The contested city of Ramadi fell to the Islamic State group on Sunday, as Iraqi forces abandoned their weapons and armored vehicles to flee the provincial capital in a major loss despite intensified U.S.-led airstrikes.
Local officials reported that the Islamic State carried out mass killings of Iraqi security forces and civilians. Online video showed Humvees, trucks and other equipment speeding out of Ramadi, with soldiers gripping onto their sides.
“Ramadi has fallen,” said Muhannad Haimour, a spokesman for the governor of Anbar province. “The city was completely taken … The military is fleeing.”
Sunday’s retreat recalled the collapse of Iraqi security forces last summer in the face of the Islamic State group’s blitz into Iraq that saw it capture a third of the country, where it has declared a caliphate, or Islamic State. It also calls into question the Obama administration’s hopes of relying solely on airstrikes to support the Iraqi forces in expelling the extremists.
The final push by the terrorists began early Sunday with four nearly simultaneous bombings that targeted police officers defending the Malaab district in southern Ramadi, a pocket of the city still under Iraqi government control, killing at least 10 police and wounding 15, authorities said. Among the dead was Col. Muthana al-Jabri, the chief of the Malaab police station, they said.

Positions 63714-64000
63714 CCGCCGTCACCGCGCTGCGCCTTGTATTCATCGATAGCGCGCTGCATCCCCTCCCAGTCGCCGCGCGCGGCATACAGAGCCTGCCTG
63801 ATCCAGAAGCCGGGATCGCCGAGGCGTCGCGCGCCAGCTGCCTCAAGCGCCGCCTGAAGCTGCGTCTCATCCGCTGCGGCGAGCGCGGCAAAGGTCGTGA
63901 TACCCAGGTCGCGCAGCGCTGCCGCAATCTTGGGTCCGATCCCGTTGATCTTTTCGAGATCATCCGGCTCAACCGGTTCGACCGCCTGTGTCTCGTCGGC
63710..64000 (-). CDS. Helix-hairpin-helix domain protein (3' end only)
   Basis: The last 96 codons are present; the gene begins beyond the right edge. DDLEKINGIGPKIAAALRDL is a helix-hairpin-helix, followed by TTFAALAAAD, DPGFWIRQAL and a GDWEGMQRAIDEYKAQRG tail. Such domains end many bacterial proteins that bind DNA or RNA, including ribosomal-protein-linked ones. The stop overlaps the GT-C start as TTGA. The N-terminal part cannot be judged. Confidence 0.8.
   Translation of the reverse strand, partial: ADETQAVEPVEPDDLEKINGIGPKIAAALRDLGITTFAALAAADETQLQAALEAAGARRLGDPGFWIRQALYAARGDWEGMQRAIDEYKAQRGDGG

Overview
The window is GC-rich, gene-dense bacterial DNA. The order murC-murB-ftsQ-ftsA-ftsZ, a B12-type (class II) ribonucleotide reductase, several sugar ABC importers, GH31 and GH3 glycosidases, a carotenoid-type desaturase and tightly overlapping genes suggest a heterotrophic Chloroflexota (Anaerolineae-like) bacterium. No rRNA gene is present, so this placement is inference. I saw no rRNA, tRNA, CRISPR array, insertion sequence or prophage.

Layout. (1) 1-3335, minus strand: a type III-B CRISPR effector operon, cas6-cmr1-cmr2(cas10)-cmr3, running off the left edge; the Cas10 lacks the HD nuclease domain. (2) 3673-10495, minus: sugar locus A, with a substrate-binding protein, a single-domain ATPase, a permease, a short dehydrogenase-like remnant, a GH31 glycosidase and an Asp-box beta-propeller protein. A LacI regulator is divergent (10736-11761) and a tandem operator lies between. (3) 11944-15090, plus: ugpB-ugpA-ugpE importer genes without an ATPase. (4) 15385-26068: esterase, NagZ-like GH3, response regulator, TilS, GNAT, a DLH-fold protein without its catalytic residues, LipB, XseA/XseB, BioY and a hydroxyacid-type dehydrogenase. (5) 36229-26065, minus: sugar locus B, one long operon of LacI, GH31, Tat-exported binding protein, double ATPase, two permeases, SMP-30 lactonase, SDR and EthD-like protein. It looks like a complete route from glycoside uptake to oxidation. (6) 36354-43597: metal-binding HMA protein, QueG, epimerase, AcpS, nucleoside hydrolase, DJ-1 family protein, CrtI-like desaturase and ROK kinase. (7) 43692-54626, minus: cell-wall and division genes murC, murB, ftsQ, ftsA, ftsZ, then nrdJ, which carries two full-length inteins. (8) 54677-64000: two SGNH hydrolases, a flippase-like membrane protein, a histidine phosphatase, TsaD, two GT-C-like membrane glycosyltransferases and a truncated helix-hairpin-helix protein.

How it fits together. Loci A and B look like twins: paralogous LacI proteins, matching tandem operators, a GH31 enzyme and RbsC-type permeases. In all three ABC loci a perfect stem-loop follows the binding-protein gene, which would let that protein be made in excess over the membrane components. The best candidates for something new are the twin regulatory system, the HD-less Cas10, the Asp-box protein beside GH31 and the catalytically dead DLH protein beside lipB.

Later, three suicide bombers drove their explosive-laden cars into the gate of the Anbar Operation Command, the military headquarters for the province, killing at least five soldiers and wounding 12, authorities said.
Backed by U.S.-led airstrikes, Iraqi forces and Kurdish fighters have made gains against the Islamic State group, including capturing the northern city of Tikrit. But progress has been slow in Anbar, a Sunni province where anger at the Shiite-led government runs deep and where U.S. forces struggled for years to beat back a potent insurgency. American soldiers fought some of their bloodiest battles since Vietnam on the streets of Ramadi and Fallujah.
U.S. troops were able to improve security in the province starting in 2006 when powerful tribes and former terrorist turned against al-Qaida in Iraq, a precursor to the Islamic State group, and allied with the Americans.
But the so-called Sunni Awakening movement waned in the years after U.S. troops withdrew at the end of 2011, with the fighters complaining of neglect and distrust from the Shiite-led central government in Baghdad.